On episode #2 of Josh’s Worst Nightmare podcast (presented by Denver Horror Collective), host Josh Schlossberg goes beyond skin deep with Steve Rasnic Tem, author of THANATRAUMA, to dissect the decline of the body that comes with old age.
It’s #TERRORTUESDAY, so we’re opening the floodgates for another DHC member’s published work from our DARK LIT MARKET!
This week, get swept away by MALINAE by Josh Schlossberg!
The absentmindedness. The nonsensical ramblings. The blank stares. Ward Ayers, physically disabled and confined to his Jersey Shore home, can only watch in dismay as his beloved wife Malina slips further and further into dementia.
But when Ward catches a glimpse of a strange appendage in place of Malina’s tongue, he fears the woman he’s loved for half a century isn’t succumbing to Alzheimer’s but transforming into something…not quite human. As he tries to make sense of his wife’s disturbing changes, he starts wondering if he’s the one losing his mind.
Until, finally, Ward uncovers the dark force behind Malina’s decline and must plumb the depths of sacrifice and selfishness to reclaim his wife and preserve humanity’s future.
In a virtual launch event on Friday, April 9 at 6 p.m. (MT) co-hosted by Denver Horror Collective, D & T Publishing unleashes MALINAE, the debut novella by biological horror author & DHC co-founding member, Josh Schlossberg.
Ward Ayers, physically disabled and confined to his Jersey Shore home, can only watch in dismay as his beloved wife Malina slips further and further into dementia. Until he uncovers the dark force behind Malina’s decline and must plumb the depths of sacrifice and selfishness to reclaim his wife and preserve humanity’s future.
The 1-hour event will feature:
–Josh Schlossberg reading a brief excerpt from MALINAE and sharing the real-life inspiration for his fictional work’s exploration of Alzheimer’s disease.
–D & T Publishing editor, Dawn Ellis Shea, relating her experiences working as a nurse with dementia patients.
–Huntington Potter, Ph.D., Director of University of Colorado Alzheimer’s and Cognition Center, offering hope in the form of the latest scientific progress towards a cure.
The event will conclude with Q&A.
MALINAE will be available as an e-book from Godless.com on April 9, and as print and e-book through Amazon on April 23.
For more information, please visit JoshsWorstNightmare.com or DandTpublishing.com.
Hunger that changes you…consumes you…turning you into a nightmare version of what you once were. From desolate snowy mountains and apocalyptic wastelands to New York’s sex clubs and virtual encounters, Denver Horror Collective brings you, dear reader, visions of horror inspired by the Wendigo.
On the heels of the success of its Denver Post best-selling, award-winning, and critically acclaimed Terror at 5280’, Denver Horror Collective has released another horror fiction anthology, available now!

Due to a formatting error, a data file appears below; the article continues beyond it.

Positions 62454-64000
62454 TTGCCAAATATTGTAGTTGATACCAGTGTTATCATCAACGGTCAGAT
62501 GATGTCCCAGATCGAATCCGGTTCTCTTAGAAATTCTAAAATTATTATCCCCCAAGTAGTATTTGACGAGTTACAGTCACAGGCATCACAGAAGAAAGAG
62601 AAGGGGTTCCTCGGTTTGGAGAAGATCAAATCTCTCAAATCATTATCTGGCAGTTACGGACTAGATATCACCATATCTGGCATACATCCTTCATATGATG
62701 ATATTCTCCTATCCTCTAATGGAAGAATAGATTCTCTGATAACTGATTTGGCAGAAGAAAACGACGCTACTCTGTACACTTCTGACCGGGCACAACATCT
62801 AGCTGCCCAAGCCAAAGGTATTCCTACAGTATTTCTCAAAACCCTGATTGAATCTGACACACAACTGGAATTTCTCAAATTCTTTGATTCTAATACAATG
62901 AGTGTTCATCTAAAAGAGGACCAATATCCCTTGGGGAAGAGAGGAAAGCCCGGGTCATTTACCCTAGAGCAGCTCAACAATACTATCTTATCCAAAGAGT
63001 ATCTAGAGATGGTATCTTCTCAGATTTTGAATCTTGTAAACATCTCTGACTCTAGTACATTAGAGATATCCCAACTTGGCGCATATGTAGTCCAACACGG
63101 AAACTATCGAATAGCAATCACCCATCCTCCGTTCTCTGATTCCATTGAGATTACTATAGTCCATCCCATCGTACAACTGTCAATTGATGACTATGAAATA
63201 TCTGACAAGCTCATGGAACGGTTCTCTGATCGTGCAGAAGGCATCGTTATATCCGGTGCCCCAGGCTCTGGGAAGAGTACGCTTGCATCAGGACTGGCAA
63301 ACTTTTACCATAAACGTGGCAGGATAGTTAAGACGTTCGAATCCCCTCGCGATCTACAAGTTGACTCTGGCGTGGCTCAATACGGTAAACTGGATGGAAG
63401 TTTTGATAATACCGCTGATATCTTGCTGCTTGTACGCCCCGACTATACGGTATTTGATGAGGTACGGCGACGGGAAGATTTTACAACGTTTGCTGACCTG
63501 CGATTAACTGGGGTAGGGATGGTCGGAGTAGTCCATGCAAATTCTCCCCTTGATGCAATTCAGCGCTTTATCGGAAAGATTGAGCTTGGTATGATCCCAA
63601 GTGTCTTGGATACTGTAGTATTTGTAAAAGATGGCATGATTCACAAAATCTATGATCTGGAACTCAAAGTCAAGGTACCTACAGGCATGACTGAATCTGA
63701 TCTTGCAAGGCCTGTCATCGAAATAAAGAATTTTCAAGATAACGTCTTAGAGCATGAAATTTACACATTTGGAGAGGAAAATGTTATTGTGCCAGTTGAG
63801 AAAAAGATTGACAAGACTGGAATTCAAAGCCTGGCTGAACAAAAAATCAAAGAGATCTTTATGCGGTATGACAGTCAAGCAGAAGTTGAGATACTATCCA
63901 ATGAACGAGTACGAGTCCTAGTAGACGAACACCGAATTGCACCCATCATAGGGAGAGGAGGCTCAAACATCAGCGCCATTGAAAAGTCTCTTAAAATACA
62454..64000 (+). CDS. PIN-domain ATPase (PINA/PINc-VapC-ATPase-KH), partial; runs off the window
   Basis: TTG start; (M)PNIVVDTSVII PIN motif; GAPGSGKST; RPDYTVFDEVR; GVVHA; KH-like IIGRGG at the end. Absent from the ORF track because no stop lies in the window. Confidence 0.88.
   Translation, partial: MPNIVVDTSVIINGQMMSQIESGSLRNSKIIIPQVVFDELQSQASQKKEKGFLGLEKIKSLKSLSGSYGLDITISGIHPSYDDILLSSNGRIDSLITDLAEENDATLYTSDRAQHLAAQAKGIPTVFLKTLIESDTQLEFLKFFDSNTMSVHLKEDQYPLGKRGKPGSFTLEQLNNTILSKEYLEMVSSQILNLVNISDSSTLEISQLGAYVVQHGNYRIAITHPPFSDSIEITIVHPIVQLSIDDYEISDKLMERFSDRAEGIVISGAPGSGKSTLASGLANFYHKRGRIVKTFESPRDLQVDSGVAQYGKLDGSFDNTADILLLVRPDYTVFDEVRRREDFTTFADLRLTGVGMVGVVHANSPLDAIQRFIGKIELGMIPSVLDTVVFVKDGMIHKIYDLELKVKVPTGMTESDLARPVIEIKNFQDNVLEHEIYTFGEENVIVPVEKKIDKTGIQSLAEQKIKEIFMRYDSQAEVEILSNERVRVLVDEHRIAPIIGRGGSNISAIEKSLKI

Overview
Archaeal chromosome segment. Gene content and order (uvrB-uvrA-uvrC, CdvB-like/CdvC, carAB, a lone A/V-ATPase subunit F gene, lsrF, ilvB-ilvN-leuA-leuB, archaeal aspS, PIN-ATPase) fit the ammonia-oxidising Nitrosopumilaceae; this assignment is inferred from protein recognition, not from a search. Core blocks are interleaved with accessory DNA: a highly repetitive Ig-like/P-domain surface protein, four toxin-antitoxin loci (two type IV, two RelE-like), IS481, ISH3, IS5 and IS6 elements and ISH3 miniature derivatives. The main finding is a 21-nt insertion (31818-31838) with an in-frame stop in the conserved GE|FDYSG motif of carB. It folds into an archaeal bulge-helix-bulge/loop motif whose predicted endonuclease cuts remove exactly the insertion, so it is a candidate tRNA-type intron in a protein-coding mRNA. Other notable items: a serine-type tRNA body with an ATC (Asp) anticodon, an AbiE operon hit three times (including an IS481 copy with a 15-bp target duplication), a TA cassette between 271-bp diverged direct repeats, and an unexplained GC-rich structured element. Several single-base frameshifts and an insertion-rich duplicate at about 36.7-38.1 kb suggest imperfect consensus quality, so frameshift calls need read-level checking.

CONSUMED: Tales Inspired by the Wendigo contains stories based on the Wendigo, a part-human monster or possessing spirit that instigates acts of murder, insatiable greed, and cannibalism, originating in the oral tradition of First Nations Algonquian tribes.
The brainchild of master editors Hollie & Henry Snider (formerly of Strigidae Publishing), CONSUMED: Tales Inspired by the Wendigo features Wrath James White (author of Succulent Prey, Everyone Dies Famous in a Small Town, and Population Zero), Steve Rasnic Tem (author of Ubo, Deadfall Hotel, and over 350 short stories), Dana Fredsti (author of The Spawn of Lilith, Blood Ink, and the Plague Town trilogy), Owl Goingback (author of Crota, Darker than Night, and Coyote Rage), and many more seasoned and emerging horror authors.
In an effort to help communities struggling the most with the COVID-19 pandemic, 20 percent of net profits will go towards Southern Ute Indian Tribe coronavirus relief.
In this second episode of the Jeamus After Midnight Podcast, Jeamus interviews author and journalist Josh Schlossberg, a damned fine writer who mixes it up with the macabre. Later in the episode we have a brief discussion about the very big subject of American Folk Horror.
People often act surprised when I tell them I’m both a journalist and a horror fiction writer.
I mean, I get it: In many ways the two fields don’t even occupy the same landscape. In one, shameless hacks make up fake stories to exploit the most depraved aspects of the human experience, while the other is a celebrated genre of literature popularized by respected writers such as Bram Stoker, H.P. Lovecraft, and Stephen King.
Seriously, though, while quality journalism presents a spectrum of viewpoints all at once, horror fiction is typically about seeing the world through the biased (even warped) lens of one character at a time.
The mechanics of the writing itself also tend to differ, where spare and simple prose best conveys the facts essential to newswriting, while in fiction colorful word choice and stylistic phrasing amplify a writer’s unique voice.
But the lines can—and often do—blur. Whether it’s an article delving into the gun control debate or a story about swimmers devoured by a lake monster, both crafts are driven by our inborn attraction to conflict.